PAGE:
Home >  News >  December, 2017

Lawsuit: Patient Suffered Emotional Distress Listening to Surgeon Talk While He Operated on Her

The doctor allegedly spooked the patient when he spoke about night sweats and blurred vision in Spanish as part of a language proficiency exam.

Published: December 11, 2017

DISTRACTED DOCTORING? The patient's lawyer said the doctor's cell phone use would have distracted him during surgery.

A woman has sued her surgeon for talking on his cell phone while he operated on her varicose veins, claiming the conversation she overheard caused her emotional distress because she had to go through the rest of the surgical procedure thinking that the doctor might not be able to see what he was doing.

Turns out the surgeon, Eric Fishman, MD, of the Westmed Medical Group in Purchase, N.Y., had what he thought was a perfectly good reason for talking on the phone during the September surgery. He told the patient, Mary Edwards, 70, that he was taking a Spanish proficiency exam because he needed to be certified in Spanish in order to communicate with his many Spanish-speaking patients, according to the lawsuit. Dr. Fishman allegedly also told his patient that her surgery was the only time he was able to take the proficiency test, says the lawsuit, which seeks unspecified monetary damages.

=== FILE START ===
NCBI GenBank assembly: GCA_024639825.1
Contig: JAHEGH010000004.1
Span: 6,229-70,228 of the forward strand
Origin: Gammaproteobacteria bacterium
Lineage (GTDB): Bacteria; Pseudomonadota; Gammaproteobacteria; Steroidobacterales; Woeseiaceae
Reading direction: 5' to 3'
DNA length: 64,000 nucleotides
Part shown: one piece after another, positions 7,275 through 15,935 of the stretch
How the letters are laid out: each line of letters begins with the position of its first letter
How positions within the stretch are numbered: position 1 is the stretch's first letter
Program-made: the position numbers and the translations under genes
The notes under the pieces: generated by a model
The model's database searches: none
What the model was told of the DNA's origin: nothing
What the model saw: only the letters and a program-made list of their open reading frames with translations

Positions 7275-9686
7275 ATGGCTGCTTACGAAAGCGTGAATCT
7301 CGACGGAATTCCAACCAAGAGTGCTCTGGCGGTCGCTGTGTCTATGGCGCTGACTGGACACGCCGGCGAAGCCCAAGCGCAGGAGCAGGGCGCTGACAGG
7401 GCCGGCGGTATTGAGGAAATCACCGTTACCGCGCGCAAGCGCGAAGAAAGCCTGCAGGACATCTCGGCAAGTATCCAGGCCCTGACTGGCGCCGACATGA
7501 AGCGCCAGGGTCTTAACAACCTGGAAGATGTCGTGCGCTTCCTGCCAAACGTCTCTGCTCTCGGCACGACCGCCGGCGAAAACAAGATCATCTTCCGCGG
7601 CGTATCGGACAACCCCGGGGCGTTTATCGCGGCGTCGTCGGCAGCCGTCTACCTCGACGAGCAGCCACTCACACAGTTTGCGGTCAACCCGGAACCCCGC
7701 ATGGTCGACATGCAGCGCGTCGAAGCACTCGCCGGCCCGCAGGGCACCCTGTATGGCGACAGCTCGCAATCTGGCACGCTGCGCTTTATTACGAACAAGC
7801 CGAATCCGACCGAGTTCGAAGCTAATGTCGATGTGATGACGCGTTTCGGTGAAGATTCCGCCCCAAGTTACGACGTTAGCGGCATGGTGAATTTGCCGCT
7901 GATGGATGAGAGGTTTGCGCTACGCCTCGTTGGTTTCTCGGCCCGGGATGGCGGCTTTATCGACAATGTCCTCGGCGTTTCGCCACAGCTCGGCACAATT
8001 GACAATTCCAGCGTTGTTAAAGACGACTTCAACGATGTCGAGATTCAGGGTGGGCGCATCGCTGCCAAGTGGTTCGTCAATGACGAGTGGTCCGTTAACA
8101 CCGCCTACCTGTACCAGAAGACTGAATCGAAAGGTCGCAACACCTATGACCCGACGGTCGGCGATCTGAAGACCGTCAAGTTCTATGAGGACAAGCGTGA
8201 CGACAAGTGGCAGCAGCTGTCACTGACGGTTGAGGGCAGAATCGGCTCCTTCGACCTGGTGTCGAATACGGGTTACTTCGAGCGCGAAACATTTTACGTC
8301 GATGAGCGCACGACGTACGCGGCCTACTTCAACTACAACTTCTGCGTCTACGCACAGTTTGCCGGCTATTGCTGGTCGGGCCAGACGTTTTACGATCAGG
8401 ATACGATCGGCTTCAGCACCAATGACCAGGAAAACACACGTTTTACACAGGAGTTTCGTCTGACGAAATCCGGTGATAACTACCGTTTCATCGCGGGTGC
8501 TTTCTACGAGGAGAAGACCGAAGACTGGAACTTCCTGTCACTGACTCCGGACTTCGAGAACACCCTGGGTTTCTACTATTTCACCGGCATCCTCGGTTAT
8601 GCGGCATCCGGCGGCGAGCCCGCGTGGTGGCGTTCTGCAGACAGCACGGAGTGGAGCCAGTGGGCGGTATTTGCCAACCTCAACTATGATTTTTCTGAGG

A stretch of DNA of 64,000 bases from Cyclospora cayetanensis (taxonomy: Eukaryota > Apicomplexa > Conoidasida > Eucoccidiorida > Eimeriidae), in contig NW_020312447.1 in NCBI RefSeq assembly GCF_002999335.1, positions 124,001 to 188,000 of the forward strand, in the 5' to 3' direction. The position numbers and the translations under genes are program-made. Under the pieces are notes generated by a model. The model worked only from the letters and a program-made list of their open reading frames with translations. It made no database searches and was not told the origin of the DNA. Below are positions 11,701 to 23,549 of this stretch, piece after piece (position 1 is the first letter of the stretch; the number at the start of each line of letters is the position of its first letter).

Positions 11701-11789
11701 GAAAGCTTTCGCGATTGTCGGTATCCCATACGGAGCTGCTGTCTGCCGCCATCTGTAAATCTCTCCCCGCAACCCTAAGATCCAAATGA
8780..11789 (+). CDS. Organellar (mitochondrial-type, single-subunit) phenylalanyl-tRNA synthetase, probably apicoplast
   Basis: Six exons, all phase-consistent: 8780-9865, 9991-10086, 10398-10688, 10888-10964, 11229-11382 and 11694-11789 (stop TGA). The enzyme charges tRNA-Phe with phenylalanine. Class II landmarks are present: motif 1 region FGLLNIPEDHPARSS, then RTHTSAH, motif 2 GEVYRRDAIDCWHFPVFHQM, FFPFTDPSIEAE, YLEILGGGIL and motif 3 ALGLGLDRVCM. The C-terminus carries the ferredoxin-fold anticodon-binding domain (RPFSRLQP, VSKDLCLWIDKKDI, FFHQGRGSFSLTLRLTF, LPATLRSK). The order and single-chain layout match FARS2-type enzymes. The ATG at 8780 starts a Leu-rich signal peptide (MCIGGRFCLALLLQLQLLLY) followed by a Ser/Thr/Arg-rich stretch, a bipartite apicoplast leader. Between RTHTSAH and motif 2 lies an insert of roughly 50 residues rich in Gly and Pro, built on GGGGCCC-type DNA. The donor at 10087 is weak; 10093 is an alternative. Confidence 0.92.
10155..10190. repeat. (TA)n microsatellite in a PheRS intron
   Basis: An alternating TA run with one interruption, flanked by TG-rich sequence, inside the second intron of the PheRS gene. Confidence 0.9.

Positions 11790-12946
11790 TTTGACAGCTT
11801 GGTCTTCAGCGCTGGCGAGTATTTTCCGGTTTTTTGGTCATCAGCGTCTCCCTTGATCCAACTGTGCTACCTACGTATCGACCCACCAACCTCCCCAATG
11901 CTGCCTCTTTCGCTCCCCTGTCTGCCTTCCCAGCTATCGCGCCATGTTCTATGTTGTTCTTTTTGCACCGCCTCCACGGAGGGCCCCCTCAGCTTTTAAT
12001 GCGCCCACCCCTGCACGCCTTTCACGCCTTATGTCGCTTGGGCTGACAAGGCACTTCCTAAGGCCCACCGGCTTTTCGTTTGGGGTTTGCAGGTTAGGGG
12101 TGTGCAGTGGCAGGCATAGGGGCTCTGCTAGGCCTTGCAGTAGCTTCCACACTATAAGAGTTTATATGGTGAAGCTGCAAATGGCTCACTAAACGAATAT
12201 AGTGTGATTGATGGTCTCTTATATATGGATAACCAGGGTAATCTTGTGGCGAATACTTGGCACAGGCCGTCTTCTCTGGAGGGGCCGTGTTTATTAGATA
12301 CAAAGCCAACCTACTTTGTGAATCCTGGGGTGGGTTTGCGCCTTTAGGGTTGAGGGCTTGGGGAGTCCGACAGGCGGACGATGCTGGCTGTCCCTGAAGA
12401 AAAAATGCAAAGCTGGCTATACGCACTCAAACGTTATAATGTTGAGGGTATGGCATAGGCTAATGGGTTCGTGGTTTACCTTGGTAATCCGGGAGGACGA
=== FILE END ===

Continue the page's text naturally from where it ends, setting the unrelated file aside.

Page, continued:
But Ms. Edwards got spooked when she heard Dr. Fishman talking in both English and Spanish about such topics as diabetes, night sweats and blurred vision, which Dr. Fishman says was a part of his language exam, the suit says.

Ms. Edwards understands English and Spanish and says in the lawsuit that the phone conversation made her panic. Mitchell Baker, an attorney for Ms. Edwards, said Dr. Fishman started speaking on the phone about halfway through the 30-minute procedure.

"When you do an operation and the client is under the knife, you put everything aside," says Mr. Baker.

Dr. Fishman and his medical group did not respond to a request for comment.

Anna Merriman


Also in the News...

Music Is as Good as Sedative in Calming Nerves Before Surgery
Jury: Orthopedic Surgeon's Routine of Performing 14 Concurrent Surgeries a Day Negligent
Federal Court Dismisses More Than 5,000 Lawsuits Against 3M's Patient Warming System
Study Finds Sedation Method Doesn't Affect Adenoma Detection Rate
Negligence Suit: Reckless Intraoperative Neuromonitoring During Spinal Surgery Led to Deadly Catastrophic Hypoxic Brain Injury
Class Action: 600 Ex-employees Sue Laser Spine Institute for 2 Months of Pay and Benefits
Senator Creates Firestorm With Nurses Playing Cards Comment

New to Outpatient Surgery Magazine?
Sign-up to continue reading this article.
Register Now
Have an account? Please log in:
Email Address:
  Remember my login on this computer

advertiser banner

Other Articles That May Interest You

3 Sharp Ideas to Improve Sharps Safety

Here's how we responded to a worrisome uptick in needlesticks and cuts.

Safety

5 Ways You Can Prevent Drug Diversion

FDA Shocked by Spike in Malfunctioning Staplers

Devices that misfired or failed to fire have injured or killed thousands.